In Vivo Fluorescence Imaging of Large-Vessel Thrombosis in Mice
Objective—Experimental studies of large-vessel thrombosis have been adapted for applications in mice, but they proffer limited quantifiable information in outcome measures. This study presents a novel approach for evaluating large-vessel thrombogenesis with temporally/spatially quantifiable measures and normalization methods for interanimal comparisons.
Methods and Results—Shuttered, beam-expanded lasers provided uniform narrow-wavelength illumination of a ×100 microsurgical field with a large depth of focus. Thrombosis was generated in murine carotid arteries and femoral veins by brief vascular surface electrolytic injury. Thrombus-targeting fluorophores were injected systemically and subsequently localized at the site of thrombus induction. A low-light digital video camera with filter wheel provided target-specific image acquisition over a 60-minute interval. Platelets accumulated with a subsequent fibrin border emerging to stabilize the clot in both arteries and veins. Coagulation enzyme complexes colocalized with fibrin deposition. Large arteries underwent cyclic massive thromboembolization, whereas veins showed gradual shedding of microemboli and clot contraction. Systemic administration of fibrin- and platelet-inhibiting compounds reduced their respective targets but also often inhibited their clotting counterparts (platelets and fibrin, respectively) in both arteries and veins.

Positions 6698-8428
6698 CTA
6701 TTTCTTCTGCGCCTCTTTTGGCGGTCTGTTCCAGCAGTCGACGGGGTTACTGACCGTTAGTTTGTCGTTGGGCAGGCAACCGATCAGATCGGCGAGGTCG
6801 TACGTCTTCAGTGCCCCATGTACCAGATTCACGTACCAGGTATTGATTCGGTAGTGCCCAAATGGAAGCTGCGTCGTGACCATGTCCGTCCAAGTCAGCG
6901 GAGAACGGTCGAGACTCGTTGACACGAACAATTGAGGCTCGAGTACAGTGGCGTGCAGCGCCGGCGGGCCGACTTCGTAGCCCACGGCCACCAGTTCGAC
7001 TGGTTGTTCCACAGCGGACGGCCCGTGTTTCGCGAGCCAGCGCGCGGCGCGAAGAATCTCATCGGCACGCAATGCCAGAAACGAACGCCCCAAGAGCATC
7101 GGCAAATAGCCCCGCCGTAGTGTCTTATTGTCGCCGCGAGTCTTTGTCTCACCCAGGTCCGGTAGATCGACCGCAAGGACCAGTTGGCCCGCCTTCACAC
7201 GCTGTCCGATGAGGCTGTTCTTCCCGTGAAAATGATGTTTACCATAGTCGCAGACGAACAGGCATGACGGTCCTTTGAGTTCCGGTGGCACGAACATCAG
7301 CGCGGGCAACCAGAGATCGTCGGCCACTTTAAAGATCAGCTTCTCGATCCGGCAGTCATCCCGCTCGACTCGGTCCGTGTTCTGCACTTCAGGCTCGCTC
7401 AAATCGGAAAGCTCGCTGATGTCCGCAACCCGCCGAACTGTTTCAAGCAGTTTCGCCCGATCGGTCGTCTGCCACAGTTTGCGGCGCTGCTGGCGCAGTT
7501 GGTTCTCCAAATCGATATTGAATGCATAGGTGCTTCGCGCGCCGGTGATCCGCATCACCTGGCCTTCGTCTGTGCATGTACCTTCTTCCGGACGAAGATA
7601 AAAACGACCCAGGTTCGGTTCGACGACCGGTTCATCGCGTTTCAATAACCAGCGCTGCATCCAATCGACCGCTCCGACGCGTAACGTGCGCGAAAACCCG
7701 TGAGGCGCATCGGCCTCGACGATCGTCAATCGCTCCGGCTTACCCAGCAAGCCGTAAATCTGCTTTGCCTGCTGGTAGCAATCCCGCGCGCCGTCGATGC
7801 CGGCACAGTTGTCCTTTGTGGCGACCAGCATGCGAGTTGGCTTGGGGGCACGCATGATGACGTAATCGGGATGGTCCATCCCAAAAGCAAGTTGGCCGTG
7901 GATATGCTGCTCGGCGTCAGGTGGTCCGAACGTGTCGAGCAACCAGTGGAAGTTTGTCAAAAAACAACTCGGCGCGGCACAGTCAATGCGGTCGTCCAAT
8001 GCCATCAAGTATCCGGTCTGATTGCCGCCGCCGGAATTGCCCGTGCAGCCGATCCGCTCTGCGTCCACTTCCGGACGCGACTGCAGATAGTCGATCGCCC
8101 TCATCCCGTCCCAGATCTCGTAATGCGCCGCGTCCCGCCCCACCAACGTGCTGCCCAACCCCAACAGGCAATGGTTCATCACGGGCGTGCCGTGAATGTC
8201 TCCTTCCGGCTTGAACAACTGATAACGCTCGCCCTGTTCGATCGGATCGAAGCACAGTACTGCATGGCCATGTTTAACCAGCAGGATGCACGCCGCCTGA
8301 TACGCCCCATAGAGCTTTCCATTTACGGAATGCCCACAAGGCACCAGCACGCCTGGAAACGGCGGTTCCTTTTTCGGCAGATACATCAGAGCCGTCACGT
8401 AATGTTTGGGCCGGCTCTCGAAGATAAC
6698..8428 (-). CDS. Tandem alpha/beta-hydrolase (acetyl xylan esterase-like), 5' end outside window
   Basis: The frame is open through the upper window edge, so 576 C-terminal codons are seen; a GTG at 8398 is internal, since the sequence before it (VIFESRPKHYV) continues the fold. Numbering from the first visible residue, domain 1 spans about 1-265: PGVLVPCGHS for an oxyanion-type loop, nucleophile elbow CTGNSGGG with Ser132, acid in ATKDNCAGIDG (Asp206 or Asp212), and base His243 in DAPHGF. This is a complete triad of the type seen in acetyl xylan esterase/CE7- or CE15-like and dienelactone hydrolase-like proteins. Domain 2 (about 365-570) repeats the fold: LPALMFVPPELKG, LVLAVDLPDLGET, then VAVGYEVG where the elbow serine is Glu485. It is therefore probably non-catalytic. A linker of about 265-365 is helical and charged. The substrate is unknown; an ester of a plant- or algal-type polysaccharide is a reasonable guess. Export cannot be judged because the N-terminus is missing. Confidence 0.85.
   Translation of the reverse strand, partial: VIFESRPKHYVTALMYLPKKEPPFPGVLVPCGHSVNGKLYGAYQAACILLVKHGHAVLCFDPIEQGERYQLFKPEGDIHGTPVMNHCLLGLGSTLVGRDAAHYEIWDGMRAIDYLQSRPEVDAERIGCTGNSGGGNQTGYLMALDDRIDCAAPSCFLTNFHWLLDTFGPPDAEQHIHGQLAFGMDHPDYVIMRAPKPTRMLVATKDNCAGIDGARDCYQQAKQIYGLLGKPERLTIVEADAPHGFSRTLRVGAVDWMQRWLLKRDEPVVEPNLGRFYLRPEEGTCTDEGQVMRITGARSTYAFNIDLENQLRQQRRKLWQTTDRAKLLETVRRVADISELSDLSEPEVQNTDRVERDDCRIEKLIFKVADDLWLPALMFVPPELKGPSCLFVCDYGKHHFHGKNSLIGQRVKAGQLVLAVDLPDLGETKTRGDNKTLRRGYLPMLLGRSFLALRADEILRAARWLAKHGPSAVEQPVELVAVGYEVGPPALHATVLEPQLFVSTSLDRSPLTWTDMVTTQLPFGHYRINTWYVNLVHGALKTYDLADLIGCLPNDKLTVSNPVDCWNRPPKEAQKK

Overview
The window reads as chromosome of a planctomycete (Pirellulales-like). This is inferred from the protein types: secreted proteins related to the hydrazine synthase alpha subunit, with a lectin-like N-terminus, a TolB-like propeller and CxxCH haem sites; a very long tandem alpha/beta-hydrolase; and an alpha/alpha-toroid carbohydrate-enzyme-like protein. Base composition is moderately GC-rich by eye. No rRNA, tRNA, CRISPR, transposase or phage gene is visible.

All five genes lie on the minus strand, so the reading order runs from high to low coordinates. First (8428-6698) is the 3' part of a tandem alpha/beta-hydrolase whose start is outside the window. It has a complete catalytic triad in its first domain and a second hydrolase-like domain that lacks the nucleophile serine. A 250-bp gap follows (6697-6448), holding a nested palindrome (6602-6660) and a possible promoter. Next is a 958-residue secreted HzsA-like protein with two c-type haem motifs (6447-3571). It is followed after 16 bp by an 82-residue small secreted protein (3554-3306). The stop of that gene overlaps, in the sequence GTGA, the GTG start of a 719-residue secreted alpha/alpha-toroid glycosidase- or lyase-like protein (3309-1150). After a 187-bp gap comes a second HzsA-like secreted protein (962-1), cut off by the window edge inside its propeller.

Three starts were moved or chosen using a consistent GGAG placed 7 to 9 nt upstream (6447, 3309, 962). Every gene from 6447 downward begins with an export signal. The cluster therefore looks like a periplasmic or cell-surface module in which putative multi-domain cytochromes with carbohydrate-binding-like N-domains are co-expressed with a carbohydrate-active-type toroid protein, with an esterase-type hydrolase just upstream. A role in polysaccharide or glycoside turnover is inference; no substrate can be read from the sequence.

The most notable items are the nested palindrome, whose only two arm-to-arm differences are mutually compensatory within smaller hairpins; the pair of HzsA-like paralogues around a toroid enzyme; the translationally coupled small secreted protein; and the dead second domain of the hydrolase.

Conclusion—Intermediate-level magnified image capture represents a novel approach for analysis of fluorescence-based in vivo imaging, with quantitative application to the study of large-vessel thrombosis.
- Received December 27, 2010.
- Accepted February 23, 2011.
- © 2011 American Heart Association, Inc.